In the National Business Employment Weekly, the best single article I ever read about finding a job began with a paragraph containing 100 words.  The first 99 were “no” and the 100th word  was “yes.”

 

The article went on to explain that this paragraph is a model of the job-hunting process. It also struck me as a model of the selling process and of pursuing lots of other novel things worth achieving.

The article’s author observed that most job-hunters mistakenly develop a “conservative” strategy that they believe to be more “efficient” and respectful of their limited time, their limited energies, and their finite resource.  But if their goal is to minimize the elapsed time required in their search process, then, paradoxically, their strategy turns out to be exactly the opposite of what they should be doing.

After a handful of enthusiastic initial “try-everything/respond-to-every-opportunity” efforts, most job-hunters say to themselves something like “Hey, this is nuts.  If I focus my resources on qualifying opportunities more thoroughly before I present myself at the door, I should be able to increase the probability of being successful and really ending up with something that represents a good ‘fit’ for my skills and interests and the way others are likely to see me as an asset.”  Flawless logic; lousy outcome.

Job-hunting involves a process that satisfies all the criteria of being a complex system (multi-variant, fluid interaction, not all factors being knowable; most factors being well beyond the control of the “central” player, i.e., the job-seeker).  It is axiomatic that complex systems function counter-intuitively.

 

Given this insight (taken here on faith), it follows that one does not want to attempt to focus on a specific type of situation or attempt to pre-qualify any particular opportunity (what-the-hell are you really going to be able to find out beforehand, anyway?) or even (dare one admit it to oneself?) try to avoid being rejected once again.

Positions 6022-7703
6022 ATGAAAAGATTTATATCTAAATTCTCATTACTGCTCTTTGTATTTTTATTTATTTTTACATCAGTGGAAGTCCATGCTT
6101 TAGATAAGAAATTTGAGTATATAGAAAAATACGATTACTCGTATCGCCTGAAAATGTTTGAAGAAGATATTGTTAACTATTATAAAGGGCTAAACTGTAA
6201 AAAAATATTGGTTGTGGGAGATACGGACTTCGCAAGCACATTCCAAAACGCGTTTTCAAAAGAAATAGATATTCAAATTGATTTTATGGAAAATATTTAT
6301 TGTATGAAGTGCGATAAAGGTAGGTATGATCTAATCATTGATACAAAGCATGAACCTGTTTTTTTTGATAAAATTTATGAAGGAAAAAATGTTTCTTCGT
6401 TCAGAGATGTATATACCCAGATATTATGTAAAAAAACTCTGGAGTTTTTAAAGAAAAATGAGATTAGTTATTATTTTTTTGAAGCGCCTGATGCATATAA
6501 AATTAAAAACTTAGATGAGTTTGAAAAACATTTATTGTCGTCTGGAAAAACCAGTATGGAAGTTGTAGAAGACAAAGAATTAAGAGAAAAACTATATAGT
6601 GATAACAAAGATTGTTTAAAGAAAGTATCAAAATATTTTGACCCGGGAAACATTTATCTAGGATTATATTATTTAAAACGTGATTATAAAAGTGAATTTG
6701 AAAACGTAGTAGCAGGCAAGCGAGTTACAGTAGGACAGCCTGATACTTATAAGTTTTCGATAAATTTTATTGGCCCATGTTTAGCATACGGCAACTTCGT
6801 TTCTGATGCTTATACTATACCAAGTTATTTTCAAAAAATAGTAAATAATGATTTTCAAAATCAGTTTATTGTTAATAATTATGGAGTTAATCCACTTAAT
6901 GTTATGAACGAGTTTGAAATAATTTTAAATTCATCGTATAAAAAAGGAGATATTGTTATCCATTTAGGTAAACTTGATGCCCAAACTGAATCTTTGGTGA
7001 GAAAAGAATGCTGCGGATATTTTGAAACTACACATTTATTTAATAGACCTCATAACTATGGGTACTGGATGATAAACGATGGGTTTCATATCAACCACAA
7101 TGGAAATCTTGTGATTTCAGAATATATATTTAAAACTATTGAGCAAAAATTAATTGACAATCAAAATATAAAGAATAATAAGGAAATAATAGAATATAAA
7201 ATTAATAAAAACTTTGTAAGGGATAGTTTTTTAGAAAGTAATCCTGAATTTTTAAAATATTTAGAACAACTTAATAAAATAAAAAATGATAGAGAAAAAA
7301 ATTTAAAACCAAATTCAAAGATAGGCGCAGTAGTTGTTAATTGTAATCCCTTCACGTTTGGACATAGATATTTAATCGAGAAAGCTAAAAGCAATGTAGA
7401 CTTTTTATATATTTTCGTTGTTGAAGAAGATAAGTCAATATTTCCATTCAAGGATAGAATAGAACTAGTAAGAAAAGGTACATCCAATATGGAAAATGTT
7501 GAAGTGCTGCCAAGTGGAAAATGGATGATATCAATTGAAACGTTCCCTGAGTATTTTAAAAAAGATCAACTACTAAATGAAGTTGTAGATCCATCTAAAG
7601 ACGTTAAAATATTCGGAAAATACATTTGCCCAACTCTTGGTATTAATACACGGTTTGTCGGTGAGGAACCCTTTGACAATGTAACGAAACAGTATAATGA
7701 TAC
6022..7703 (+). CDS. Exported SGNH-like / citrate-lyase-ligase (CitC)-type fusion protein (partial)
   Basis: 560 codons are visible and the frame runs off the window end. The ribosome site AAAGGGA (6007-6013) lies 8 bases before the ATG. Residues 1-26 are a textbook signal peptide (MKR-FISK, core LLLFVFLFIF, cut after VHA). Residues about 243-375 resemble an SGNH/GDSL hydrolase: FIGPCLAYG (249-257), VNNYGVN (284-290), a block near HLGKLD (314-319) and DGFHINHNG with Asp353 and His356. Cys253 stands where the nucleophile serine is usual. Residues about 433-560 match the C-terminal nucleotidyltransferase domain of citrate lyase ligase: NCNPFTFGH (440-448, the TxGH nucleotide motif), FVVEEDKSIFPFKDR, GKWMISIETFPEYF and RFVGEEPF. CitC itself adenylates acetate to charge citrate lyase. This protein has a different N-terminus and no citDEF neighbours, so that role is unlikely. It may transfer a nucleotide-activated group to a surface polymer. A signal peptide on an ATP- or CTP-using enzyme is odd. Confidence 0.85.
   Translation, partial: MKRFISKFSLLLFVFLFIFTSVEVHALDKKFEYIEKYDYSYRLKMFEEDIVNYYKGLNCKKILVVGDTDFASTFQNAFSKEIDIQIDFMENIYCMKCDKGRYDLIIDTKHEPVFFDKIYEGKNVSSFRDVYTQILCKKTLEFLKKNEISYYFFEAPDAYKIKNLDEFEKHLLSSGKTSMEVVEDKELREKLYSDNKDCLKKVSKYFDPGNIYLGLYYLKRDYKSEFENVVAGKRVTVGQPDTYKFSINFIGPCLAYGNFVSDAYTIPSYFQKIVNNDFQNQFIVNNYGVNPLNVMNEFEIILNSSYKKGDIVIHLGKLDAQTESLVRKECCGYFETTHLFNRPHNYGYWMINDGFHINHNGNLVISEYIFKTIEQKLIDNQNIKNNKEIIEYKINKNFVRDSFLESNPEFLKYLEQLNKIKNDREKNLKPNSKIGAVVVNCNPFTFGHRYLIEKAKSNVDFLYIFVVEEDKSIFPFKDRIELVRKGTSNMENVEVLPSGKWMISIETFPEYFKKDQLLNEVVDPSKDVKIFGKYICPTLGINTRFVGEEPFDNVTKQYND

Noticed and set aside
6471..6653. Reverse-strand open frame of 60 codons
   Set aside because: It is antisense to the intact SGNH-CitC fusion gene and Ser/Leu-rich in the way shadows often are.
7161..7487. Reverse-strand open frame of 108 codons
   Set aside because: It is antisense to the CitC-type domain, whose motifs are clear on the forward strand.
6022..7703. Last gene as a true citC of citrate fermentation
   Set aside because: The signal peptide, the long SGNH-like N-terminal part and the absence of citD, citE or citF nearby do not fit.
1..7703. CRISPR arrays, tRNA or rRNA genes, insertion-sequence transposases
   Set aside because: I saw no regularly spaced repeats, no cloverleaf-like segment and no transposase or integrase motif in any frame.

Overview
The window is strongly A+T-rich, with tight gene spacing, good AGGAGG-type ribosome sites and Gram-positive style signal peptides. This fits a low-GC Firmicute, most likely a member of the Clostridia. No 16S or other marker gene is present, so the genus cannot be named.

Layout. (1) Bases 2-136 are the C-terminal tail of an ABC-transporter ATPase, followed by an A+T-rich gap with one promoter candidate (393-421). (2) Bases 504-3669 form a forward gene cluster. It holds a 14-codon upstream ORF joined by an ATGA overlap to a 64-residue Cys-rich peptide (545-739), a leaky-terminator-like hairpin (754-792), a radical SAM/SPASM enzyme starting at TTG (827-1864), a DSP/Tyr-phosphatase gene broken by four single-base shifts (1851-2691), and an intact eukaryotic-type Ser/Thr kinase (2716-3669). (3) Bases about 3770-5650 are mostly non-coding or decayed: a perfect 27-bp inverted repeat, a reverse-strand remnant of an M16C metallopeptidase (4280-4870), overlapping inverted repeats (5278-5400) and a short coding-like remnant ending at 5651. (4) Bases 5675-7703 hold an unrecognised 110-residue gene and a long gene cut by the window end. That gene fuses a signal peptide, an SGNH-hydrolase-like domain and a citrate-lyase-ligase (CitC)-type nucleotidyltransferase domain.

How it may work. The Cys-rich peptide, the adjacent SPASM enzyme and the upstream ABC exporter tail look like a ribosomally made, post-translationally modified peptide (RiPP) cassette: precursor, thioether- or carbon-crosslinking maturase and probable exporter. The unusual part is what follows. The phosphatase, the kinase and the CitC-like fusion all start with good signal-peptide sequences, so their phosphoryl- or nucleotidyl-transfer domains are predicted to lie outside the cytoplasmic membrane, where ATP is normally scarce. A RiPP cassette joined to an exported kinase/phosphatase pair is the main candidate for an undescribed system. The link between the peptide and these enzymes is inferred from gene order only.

Because you cannot, by definition, have any meaningful information about just how long the search process will take (absolutely the only thing you can possibly know with any certainty is that when you have found the right “fit” the process will be over), it follows that your only sound strategy is to attempt to get rejected as frequently and as rapidly as possible.  Your “success rate” at being rejected consti­tutes the only bona fide measure of your making true progress in the search process.

To grasp what this means, start filling out the chart on page 6 (99 “No"s followed by that lovely “Yes”).  If you use this as a log of your activities and as a guide to your strategy, it will also serve, automatically, as an index (and as a concrete indicator to you) of your actual progress.  Trust me.  It changes your whole outlook... makes you think straight... turns you into a creative strategist again.  And if you hit a rough spot along the way, as Miles observed to Joel in Risky Business, sometimes you just gotta take a break and say “Screw it!  Ya know?"

                                                                                                                                                                                          

This "model" of the job hunting process applies to "regular" selling as well (see Exhibit 3)